10 Favorite Board Books #TeacherMom

As I geared up to attend two back-to-back baby showers, the familiar gifting dread gathered. I’ve never enjoyed shopping, and my practical taste never looks very cute in pastel tissue paper.

Just when I was about to go the gift-registry route, it hit me. Books. BOARD BOOKS! I might not be able to pick a onesie that gets me terribly excited, but books have me geeking out on a regular basis.

In the past, many board books have tended to just be sturdier versions of regular picture books, sans several pages. Or else they have consisted of overly syrupy or didactic text paired with equally uninteresting illustrations. In short, most board books just haven’t been fun to read.

But as long as babies tend to be skillful paper-shredders, we need board books, and we need ones that will make parents and babies actually look forward to storytime together.

Here are ten of my current favorites:

The Epic Yarns books by Jack & Holman Wang (and especially the Star Wars books for my Force-loving family) are delightfully unique. Each page consists of a photo of a detailed set crafted out of wool, along with a single word to capture the essence of that moment.

All Board! National Parks: A Wildlife Primer by Kevin & Haily Meyers is perfect for all parents who want to cultivate enthusiasm for the outdoors from the cradle. Each page takes you to a different national park, also featuring animals found in that location. I also love how the last page displays their animal tracks.

No list of board books would ever be complete without Sandra Boynton. Moo Baa La La La has delighted all three of my kids with its bouncy tempo, hilarious farm animals, and of course, pigs singing instead of oinking. The “No, no, you say, that isn’t right!” with enough high-pitched expression even gets the infant grinning every time.

Angela DiTerlizzi published Some Bugs a couple years ago, and I was delighted when the board book version rolled out last year. It includes every one of the delightful original pages filled with gorgeous illustrations and fun rhymes. Given the spare text, it includes a surprising amount to learn about bugs, too!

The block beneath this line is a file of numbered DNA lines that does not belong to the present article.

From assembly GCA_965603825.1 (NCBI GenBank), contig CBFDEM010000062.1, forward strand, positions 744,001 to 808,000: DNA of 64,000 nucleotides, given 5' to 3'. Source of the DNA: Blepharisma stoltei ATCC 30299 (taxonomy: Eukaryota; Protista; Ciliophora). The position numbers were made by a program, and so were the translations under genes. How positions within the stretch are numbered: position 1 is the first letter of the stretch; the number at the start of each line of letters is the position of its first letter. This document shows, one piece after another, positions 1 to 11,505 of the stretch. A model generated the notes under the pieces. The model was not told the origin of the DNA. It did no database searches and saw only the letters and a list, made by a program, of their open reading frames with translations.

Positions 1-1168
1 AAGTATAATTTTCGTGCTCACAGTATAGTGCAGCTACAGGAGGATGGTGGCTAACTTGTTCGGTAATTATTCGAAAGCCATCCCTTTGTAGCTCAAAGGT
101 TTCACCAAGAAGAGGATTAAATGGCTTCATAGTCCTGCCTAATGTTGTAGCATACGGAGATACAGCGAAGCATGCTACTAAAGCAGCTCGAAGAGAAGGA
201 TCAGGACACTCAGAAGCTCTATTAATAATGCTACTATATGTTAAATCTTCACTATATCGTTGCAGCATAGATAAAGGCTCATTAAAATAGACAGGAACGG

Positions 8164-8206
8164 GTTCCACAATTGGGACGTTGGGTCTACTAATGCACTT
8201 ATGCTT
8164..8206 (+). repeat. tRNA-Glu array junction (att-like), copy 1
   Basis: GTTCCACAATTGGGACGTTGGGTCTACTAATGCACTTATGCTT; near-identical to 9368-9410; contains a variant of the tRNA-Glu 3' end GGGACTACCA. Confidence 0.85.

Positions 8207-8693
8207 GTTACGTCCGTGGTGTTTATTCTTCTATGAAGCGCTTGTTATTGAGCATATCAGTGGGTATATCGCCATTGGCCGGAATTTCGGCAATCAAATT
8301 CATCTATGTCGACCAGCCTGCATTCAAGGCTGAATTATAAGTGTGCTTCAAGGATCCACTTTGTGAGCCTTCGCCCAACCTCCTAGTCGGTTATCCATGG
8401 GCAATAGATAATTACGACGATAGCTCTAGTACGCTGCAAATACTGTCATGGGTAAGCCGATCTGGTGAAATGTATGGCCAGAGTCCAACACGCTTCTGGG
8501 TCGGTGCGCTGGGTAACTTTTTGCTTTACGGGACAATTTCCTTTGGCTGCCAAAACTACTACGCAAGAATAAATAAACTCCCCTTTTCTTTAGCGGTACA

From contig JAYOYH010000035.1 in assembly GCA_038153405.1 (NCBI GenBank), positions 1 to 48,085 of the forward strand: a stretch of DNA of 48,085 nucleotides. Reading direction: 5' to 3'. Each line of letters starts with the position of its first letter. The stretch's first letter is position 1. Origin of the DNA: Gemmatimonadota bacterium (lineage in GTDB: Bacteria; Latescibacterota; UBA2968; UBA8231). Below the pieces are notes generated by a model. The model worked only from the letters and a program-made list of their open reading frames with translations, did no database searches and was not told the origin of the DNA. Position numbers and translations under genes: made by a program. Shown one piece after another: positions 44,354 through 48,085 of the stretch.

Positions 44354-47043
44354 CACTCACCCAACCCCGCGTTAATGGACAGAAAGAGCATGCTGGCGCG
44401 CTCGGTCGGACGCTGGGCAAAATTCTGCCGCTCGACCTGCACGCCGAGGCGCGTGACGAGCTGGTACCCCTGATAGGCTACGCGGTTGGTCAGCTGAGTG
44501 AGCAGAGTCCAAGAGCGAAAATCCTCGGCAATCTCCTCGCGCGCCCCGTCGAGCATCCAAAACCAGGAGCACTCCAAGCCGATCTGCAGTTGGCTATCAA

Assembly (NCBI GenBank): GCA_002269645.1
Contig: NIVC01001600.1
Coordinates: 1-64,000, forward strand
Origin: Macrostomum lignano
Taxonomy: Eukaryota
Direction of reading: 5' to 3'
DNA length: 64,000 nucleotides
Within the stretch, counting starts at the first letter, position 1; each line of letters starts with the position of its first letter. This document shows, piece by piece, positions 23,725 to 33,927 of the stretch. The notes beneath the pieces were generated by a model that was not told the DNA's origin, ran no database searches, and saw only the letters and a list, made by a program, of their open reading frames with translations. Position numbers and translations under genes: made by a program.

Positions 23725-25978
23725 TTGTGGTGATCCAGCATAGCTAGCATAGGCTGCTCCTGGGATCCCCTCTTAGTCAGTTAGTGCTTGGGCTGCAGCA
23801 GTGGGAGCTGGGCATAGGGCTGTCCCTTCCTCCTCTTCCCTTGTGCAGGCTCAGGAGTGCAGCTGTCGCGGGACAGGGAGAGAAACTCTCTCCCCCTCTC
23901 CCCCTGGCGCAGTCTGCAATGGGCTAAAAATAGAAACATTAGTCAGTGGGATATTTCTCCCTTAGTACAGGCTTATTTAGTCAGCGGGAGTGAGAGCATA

Jennifer Adams’ BabyLit books have me especially geeking out. They are the perfect way to introduce young readers to classic literature as they share passages with gorgeous illustrations. I’ve read most of them at my local library, but The Adventures of Huckleberry Finn and A Midsummer Night’s Dream top my list of favorites.

Ashley Evanson’s Hello, World books, such as this London Book of Opposites, are fresh concept books with a colorful view of the most iconic features of cities around the world.

Eric Carle‘s books are classics that aren’t diminished in board book form. I don’t see the cadence of Brown Bear, Brown Bear ever wearing off.

A is for Atom by Greg Paprocki is a nostalgic walk down memory lane, both with the ideas that defined the 50’s, and the mid-century-styled illustrations to match.

Is Your Mama a Llama? by Deborah Buarino and Steven Kellogg is one more classic treasure that will never get old. My kids love guessing the animal to match the rhyming clues as the baby llama talks with various animals to find his mama.

featured image: DeathToTheStockPhoto

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Mary Wade

I taught 5th grade at a PYP International Baccalaureate school in Utah for 4 years, and am currently on extended parental leave until my kids start school. In between the roller-coaster adventures of motherhood, I enjoy educational blogging so I can stay in the loop and keep learning! Snapshot favorites: Student voice & choice. Twix bars. Global classrooms. Calvin & Hobbes. Outlandish sewing projects. Teachers learning from teachers. Modeling daring to students.

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